Airline Baggage rules – Beware of changing regulations

Prior to 9/11, we used to travel to the U.S. almost annually to meet up with a very good friend who used to live in San Francisco.  It was always impressed upon us that baggage allowances to and from the States were different from the rest of the world.  The U.S. allowance was more generous as it allowed two pieces of luggage with no weight restrictions, whereas in the rest of the world, the normal baggage allowance was 20 kg for economy class.

We were therefore quite surprised when we encountered problems at Sydney airport when we were checking in for our United Airlines trip to San Diego in September.  My bag was below 20 kg, so I was fine, however Tony’s was 26 kg and that was 3 kg above the 23 kg permissible.

We were advised that we had to re-pack as the allowance is 2 bags per person of 23 kg each, i.e. 46 kg per person.  Being simple people, we thought that as our combined weight was 46 kg, that was only half of what the airline was allowing and therefore we should be fine.  The UA check-in person advised that it was not and insisted that we had to re-distribute our bags so that each one was no more than 23 kg, or buy an extra bag.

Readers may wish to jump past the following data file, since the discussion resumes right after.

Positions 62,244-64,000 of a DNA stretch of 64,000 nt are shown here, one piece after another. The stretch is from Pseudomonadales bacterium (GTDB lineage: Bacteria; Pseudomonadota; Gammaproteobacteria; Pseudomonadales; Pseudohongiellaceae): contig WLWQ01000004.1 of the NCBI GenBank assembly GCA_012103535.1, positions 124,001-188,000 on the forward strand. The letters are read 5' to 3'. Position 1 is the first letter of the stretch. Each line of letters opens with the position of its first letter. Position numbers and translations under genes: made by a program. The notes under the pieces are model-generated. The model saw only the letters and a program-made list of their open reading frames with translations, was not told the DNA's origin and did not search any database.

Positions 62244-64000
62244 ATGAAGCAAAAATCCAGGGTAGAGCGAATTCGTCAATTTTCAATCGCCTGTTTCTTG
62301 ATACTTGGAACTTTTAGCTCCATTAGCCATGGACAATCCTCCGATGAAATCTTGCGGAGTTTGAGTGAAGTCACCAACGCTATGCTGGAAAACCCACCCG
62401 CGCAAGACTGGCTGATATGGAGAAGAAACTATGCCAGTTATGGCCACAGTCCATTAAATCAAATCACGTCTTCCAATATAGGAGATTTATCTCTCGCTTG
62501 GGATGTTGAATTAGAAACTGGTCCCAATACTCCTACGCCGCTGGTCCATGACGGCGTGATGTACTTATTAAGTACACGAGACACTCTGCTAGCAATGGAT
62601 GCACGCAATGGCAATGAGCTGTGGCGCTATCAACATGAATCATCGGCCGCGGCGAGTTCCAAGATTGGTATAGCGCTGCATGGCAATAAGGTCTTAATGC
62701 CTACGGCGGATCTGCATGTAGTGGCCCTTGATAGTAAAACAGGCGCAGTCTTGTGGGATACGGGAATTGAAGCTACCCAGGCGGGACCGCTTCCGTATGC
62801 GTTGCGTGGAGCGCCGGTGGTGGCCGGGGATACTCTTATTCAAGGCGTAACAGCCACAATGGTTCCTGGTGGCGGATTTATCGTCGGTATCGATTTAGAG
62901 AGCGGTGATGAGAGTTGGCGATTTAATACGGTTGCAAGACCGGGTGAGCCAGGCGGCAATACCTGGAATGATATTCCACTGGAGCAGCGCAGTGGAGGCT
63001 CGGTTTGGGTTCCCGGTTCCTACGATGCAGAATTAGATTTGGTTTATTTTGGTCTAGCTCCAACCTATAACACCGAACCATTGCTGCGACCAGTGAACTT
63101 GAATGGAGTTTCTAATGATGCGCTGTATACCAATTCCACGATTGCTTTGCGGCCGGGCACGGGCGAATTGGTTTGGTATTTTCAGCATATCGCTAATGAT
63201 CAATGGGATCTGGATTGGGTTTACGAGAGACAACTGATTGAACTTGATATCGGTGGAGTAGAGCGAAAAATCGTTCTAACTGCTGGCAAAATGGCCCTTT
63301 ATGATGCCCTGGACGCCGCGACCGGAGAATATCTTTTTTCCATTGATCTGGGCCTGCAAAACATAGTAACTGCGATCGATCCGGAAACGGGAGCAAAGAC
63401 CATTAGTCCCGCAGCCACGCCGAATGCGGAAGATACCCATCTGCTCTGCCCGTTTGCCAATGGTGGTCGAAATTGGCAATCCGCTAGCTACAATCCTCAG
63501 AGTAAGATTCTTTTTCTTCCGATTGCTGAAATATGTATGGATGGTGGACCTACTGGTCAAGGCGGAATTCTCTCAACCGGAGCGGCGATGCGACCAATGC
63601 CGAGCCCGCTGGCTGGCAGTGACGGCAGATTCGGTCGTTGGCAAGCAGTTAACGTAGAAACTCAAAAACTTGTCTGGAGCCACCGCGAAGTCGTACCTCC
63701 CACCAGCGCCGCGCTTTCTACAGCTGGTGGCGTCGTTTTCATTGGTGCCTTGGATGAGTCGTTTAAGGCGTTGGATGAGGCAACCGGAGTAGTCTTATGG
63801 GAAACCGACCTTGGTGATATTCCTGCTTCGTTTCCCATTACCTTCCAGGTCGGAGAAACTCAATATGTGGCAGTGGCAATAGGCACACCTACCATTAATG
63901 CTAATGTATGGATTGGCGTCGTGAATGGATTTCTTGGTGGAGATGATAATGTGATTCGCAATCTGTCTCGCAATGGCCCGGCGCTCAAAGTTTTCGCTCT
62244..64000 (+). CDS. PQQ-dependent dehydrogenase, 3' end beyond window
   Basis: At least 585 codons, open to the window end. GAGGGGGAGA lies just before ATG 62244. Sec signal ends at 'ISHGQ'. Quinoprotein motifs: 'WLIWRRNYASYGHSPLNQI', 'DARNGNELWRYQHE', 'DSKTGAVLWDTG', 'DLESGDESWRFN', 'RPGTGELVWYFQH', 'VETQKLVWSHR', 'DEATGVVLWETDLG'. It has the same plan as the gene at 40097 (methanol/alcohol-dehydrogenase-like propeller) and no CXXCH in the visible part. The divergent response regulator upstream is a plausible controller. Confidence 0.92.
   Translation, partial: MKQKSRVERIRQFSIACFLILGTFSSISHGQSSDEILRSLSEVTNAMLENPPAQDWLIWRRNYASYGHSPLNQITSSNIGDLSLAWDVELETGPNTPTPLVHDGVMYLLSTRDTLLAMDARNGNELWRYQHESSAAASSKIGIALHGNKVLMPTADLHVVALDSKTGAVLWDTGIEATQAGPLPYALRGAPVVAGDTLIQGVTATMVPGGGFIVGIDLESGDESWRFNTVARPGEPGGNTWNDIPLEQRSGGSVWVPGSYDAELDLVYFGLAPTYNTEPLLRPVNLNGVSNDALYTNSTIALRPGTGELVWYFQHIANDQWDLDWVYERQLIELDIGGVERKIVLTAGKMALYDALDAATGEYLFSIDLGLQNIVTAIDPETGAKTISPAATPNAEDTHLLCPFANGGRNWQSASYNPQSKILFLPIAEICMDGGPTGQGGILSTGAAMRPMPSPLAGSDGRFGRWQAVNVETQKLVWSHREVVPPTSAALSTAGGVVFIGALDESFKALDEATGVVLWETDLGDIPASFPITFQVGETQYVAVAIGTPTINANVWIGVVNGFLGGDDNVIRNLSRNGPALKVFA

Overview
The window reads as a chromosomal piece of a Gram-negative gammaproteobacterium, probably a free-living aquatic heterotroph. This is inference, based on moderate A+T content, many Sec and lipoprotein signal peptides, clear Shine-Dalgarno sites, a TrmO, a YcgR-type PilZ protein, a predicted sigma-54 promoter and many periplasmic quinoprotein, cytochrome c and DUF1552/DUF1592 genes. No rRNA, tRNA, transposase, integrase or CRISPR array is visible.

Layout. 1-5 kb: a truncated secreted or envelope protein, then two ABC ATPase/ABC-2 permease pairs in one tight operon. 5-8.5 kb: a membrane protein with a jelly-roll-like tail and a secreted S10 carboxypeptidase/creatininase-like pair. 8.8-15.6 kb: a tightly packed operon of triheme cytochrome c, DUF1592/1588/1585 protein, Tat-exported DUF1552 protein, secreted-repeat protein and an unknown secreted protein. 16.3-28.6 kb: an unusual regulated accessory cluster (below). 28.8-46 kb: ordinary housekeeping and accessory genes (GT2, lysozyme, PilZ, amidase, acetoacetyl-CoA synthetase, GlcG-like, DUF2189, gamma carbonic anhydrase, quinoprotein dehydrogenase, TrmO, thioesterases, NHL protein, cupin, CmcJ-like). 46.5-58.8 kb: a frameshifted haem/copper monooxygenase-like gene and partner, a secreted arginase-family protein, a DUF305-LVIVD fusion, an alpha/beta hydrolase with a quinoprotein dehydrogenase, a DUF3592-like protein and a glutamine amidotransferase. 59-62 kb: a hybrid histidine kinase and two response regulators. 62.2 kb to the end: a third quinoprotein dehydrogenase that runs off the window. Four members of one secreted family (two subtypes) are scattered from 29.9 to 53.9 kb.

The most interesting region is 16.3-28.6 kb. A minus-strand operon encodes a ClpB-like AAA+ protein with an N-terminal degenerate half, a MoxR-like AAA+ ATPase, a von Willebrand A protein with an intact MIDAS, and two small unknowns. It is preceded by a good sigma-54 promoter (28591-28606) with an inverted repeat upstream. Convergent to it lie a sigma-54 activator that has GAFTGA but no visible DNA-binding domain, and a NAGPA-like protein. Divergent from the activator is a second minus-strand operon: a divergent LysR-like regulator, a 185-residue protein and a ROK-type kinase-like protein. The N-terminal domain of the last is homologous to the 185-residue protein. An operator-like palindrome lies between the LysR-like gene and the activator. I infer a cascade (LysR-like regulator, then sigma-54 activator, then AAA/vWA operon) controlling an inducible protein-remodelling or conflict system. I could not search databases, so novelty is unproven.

You can imagine how pleased we were to have to re-pack, even though our combined weight was half of what the airline was permitting.  If we chose not to re-pack, then there was a fee of $50 flat for anything over 23 kg up to a maximum of 32 kg.  Tony asked the supervisor if the airline was allowing bags up to 32 kg, then what was the problem with his 26 kg bag, and was this an exercise in revenue collection?  She was honest enough to say yes it was.

So, what happens when at the end of your U.S. visit, you’re travelling on to Europe?  On this last occasion, we learnt that because our first stop was the U.S., the 2 bag policy applies for the rest of our journey.  However, we’ve read today that British Airways is about to adopt a one bag policy for economy class!  Does it mean that the next time we do the same trip, we will have to condense the two bags into one if we fly British Airways from the States to London?  If you’re a golfer or surfer, beware that you may be penalized for any sporting equipment that you take along on your BA flight, or any other airline that may follow suit.

So, before you set off on your round-the-world ticket, it would be wise to check up what baggage rules apply so that you’re not put through any hassles.


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